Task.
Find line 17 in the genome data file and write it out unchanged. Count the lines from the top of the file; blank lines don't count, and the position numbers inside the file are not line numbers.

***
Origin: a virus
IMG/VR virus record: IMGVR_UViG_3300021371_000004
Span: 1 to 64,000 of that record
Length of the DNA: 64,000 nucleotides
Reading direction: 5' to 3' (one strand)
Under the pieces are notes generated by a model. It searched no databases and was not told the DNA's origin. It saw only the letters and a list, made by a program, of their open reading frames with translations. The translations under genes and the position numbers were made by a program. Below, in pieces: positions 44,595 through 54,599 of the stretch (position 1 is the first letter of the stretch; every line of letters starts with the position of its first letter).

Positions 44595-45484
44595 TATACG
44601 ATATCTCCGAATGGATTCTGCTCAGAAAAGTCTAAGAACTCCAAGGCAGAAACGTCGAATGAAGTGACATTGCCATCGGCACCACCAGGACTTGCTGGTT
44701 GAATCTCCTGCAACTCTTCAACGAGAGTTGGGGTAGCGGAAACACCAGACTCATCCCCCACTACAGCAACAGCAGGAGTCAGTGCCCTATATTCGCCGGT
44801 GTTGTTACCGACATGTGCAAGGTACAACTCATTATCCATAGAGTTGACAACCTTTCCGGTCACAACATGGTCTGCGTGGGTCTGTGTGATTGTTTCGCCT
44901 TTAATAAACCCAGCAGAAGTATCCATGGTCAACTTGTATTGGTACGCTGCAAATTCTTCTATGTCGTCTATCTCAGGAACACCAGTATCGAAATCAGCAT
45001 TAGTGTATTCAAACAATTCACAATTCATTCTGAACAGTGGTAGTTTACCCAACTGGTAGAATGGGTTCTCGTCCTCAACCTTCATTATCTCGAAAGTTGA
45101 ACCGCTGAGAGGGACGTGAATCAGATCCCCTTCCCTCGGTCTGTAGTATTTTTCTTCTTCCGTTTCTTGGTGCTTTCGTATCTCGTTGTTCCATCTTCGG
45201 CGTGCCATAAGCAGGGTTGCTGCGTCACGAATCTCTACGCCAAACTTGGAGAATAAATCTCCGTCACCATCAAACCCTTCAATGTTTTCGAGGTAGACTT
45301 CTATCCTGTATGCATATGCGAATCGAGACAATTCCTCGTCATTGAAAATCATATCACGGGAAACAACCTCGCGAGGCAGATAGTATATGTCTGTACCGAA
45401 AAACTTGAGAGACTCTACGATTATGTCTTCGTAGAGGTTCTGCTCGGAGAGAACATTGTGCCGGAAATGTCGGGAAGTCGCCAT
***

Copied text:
45401 AAACTTGAGAGACTCTACGATTATGTCTTCGTAGAGGTTCTGCTCGGAGAGAACATTGTGCCGGAAATGTCGGGAAGTCGCCAT